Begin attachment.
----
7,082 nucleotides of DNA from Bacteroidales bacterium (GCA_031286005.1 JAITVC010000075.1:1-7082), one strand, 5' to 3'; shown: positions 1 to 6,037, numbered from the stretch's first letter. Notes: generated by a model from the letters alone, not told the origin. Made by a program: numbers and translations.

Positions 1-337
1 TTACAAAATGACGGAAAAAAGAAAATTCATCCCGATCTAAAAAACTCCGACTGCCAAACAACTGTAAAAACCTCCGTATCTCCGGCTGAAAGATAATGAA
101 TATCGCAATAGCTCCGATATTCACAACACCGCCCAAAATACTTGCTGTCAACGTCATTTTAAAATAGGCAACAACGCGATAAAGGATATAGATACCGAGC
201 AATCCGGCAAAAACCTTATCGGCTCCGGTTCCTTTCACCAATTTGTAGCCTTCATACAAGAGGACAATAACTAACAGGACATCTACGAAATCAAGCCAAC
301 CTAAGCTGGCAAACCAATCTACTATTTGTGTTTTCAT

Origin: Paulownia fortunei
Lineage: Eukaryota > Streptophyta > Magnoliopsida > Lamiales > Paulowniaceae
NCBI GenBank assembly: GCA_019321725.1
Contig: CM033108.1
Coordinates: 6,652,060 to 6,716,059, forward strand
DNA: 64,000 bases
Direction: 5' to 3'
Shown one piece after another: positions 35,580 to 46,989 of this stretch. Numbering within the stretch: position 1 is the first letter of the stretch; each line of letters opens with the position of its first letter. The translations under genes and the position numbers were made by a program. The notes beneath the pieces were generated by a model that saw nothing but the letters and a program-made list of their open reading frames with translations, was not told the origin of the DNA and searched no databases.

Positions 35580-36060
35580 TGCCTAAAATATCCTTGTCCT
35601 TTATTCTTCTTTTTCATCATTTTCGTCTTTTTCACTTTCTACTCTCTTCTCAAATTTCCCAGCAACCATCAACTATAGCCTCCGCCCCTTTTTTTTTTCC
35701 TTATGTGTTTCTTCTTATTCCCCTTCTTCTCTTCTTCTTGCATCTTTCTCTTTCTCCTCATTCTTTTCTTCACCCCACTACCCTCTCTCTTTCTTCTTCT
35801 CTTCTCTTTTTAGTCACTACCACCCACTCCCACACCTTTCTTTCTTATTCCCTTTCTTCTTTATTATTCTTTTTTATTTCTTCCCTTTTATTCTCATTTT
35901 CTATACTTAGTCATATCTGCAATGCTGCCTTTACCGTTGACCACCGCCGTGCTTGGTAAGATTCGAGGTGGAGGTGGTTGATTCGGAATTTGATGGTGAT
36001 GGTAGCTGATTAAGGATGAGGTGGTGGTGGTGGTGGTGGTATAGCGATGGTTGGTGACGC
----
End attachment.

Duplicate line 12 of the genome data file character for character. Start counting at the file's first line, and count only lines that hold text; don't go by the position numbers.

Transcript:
DNA: 64,000 bases